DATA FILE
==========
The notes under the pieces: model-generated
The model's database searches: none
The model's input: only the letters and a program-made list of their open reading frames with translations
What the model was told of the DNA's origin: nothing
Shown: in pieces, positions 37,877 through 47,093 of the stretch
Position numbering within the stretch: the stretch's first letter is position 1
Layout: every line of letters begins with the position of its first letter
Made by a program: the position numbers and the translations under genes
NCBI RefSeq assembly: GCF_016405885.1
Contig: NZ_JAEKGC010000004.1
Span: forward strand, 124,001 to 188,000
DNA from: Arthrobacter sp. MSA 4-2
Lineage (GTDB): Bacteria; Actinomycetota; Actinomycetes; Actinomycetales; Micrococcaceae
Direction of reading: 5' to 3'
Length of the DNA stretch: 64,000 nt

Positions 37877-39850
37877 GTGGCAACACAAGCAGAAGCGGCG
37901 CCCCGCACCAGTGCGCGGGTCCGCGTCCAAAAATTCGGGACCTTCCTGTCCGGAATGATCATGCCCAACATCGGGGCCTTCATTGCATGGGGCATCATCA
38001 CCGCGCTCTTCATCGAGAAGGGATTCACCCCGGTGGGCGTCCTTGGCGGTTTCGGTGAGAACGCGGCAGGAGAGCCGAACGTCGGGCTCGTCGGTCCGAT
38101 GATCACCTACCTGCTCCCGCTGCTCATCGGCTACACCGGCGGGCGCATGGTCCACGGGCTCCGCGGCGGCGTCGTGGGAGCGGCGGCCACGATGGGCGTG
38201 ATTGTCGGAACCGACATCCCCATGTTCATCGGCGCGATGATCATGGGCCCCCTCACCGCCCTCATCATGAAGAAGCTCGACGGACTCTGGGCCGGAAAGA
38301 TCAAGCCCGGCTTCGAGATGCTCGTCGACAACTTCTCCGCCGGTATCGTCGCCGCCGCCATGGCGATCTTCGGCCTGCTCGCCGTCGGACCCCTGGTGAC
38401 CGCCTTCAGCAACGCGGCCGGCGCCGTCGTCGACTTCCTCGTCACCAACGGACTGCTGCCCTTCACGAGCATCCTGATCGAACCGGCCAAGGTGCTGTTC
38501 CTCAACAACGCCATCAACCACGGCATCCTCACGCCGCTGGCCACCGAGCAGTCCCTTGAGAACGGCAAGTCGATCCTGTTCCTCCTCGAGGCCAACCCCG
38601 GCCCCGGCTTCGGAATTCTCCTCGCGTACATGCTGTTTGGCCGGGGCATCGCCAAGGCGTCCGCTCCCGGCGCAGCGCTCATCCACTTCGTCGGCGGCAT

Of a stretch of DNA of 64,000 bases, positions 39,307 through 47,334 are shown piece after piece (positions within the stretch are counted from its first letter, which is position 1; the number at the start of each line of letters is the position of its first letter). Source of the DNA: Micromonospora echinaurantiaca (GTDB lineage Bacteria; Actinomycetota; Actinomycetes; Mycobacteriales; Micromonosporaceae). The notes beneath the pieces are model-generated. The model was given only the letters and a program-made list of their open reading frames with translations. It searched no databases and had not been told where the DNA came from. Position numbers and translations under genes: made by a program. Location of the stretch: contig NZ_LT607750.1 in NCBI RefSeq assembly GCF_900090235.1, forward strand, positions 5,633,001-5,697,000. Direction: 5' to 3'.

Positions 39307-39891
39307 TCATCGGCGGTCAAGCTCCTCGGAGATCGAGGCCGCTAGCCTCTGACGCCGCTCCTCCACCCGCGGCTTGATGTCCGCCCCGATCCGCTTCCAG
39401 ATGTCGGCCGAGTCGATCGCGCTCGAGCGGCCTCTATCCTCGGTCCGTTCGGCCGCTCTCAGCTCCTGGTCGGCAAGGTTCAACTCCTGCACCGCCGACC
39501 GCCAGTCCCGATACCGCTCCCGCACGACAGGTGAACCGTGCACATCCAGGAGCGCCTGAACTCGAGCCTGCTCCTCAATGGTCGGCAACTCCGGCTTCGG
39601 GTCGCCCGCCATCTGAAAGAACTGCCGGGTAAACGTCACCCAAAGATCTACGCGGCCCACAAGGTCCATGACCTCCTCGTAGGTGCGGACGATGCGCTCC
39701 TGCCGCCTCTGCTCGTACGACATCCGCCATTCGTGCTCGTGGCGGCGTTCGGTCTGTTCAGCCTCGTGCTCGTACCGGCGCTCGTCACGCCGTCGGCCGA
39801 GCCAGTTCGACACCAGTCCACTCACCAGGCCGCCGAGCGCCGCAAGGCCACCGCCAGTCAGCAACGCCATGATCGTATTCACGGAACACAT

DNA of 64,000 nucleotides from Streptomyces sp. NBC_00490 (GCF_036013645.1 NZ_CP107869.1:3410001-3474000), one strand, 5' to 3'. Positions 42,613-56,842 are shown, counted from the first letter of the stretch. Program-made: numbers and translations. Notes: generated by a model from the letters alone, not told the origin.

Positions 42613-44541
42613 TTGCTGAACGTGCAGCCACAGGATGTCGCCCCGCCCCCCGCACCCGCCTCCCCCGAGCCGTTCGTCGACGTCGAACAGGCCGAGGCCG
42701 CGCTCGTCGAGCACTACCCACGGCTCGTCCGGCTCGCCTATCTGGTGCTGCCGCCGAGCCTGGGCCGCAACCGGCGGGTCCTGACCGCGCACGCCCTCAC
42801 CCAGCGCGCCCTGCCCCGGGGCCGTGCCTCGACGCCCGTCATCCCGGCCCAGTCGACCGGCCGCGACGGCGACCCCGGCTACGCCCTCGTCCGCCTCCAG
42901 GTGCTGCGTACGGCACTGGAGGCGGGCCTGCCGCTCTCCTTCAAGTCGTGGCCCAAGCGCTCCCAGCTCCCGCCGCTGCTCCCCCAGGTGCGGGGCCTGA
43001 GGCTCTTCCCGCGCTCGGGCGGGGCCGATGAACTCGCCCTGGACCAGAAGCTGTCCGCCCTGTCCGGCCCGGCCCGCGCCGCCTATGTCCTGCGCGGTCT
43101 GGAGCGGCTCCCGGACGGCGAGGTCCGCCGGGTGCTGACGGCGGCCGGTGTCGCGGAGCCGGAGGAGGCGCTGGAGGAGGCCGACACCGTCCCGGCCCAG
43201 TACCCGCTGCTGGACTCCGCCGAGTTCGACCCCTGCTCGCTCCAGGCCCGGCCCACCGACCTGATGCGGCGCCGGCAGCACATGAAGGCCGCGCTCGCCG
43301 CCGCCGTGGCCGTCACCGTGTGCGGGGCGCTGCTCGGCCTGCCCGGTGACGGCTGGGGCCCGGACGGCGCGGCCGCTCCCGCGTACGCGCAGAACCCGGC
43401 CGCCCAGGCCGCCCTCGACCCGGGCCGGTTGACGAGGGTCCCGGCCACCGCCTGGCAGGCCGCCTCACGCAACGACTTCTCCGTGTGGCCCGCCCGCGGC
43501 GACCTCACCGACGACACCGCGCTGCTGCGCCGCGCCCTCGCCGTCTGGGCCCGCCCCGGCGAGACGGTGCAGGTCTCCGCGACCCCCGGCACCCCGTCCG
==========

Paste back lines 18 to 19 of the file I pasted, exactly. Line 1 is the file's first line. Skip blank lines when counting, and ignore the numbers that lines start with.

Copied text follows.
37901 CCCCGCACCAGTGCGCGGGTCCGCGTCCAAAAATTCGGGACCTTCCTGTCCGGAATGATCATGCCCAACATCGGGGCCTTCATTGCATGGGGCATCATCA
38001 CCGCGCTCTTCATCGAGAAGGGATTCACCCCGGTGGGCGTCCTTGGCGGTTTCGGTGAGAACGCGGCAGGAGAGCCGAACGTCGGGCTCGTCGGTCCGAT